WASHINGTON -- The FBI has released the first of what are expected to be several documents from its investigation into whether agents of the Saudi Arabian government provided support to the Sept. 11, 2001 terror plot, a move heralded by victims' families despite yielding no tangible proof of official involvement.
The document released Saturday, on the 20th anniversary of the attacks, is the first investigative record to be disclosed since President Joe Biden ordered a declassification review of materials that for years have remained out of public view. The 16-page document is a summary of an FBI interview done in 2015 with a man who had frequent contact with Saudi nationals in the U.S. who supported the first hijackers to arrive in the country before the attacks.
Biden was under pressure from victims' families, who have long sought the records as they pursue a lawsuit in New York alleging that Saudi government officials supported the hijackers.
Justice Department lawyers said last month they had recently closed an investigation related to the attacks, making it easier to share documents like the one released Saturday.
That document shows that FBI agents were still investigating as recently as 2016 possible ties between the first two hijackers to arrive in the U.S., Nawaf al-Hazmi and Khalid al-Midhar, and those who may have helped them after they arrived in the United States in 2000.
The FBI document released Saturday contains significant redactions, but nevertheless shows FBI officials were skeptical of claims by various witnesses that Saudis in the U.S. who met with the two hijackers did so accidentally through chance encounters.
Some families of 9/11 victims have sued the Saudi government, claiming the Saudis knowingly provided financial and logistical support to the terrorism plot, something that country's government has long denied.
The Saudi Embassy in Washington has said it supported the full declassification of all records as a way to "end the baseless allegations against the Kingdom once and for all." The embassy said that any allegation that Saudi Arabia was complicit was "categorically false."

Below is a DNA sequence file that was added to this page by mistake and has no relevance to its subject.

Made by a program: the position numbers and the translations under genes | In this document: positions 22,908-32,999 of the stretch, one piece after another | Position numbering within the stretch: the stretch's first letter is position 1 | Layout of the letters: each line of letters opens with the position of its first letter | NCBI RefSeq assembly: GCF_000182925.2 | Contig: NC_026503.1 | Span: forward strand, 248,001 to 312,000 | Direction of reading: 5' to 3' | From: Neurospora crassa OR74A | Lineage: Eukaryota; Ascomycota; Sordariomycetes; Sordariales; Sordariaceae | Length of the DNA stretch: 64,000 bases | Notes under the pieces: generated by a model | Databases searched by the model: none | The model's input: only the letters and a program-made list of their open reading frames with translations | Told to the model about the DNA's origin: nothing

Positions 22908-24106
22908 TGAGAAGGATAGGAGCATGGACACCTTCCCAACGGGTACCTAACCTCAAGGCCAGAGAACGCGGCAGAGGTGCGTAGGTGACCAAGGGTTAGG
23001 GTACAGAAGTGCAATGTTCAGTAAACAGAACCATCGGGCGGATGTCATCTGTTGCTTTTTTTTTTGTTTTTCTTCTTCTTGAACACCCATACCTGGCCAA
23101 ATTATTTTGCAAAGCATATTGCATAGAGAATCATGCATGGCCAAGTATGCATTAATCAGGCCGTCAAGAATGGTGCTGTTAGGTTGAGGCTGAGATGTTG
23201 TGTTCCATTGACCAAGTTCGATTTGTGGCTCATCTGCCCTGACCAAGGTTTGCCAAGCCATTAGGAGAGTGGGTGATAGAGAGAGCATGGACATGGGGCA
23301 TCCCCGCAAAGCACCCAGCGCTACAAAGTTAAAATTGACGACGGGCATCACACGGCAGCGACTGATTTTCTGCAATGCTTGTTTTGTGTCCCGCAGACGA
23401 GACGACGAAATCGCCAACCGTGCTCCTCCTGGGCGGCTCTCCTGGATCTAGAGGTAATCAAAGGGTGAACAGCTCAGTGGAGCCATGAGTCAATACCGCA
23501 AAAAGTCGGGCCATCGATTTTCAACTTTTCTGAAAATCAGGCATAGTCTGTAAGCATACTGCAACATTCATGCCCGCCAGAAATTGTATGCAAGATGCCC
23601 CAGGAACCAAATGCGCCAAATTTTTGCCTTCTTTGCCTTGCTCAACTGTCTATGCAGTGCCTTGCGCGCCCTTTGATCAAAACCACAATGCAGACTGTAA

As part of that lawsuit, lawyers for the families have fought for years to force the FBI to share what it knows about possible connections between the 9/11 hijackers, most of whom were citizens of Saudi Arabia, and any Saudi diplomats or intelligence operatives.
Investigators were particularly interested in details about the Saudi government's connections to Fahad al-Thumairy, a former Saudi consulate official, and Omar al-Bayoumi, a person the FBI once investigated as a possible Saudi intelligence officer.
After the 9/11 attacks, Bayoumi told investigators that he met the hijackers by chance in early 2000 in a Los Angeles restaurant and that they became friends. Bayoumi said he helped them navigate their new lives in the U.S., but denied any knowledge of their terrorist intentions.
The newly released FBI document says some of Bayoumi's statements in that 2003 interview "are directly contradicted by eyewitness statements."
The victims' families suspect those interactions were not accidental, but directed by a senior Saudi government official.
It was "difficult to reconcile" the connection between the hijackers and those who gave them support, the FBI document states, noting that one individual claimed he met the hijackers at a 7-Eleven convenience store in Northern Virginia "during a 'chance meeting', in a uniquely similar fashion to the way Bayoumi described his 'chance meeting' with Hazmi and Midhar in Los Angeles."
The report also said Bayoumi's "logistical support to Hazmi and Midhar included translation, travel assistance, lodging and financing."
Still, the 9/11 Commission report in 2004 found "no evidence that the Saudi government as an institution or senior Saudi officials individually funded" the attacks that al-Qaida masterminded, though it noted Saudi-linked charities could have diverted money to the group.
Some members of the commission that investigated the 2001 attacks believed that if the Saudi government had any role in the plot, it was likely to have involved consular officials.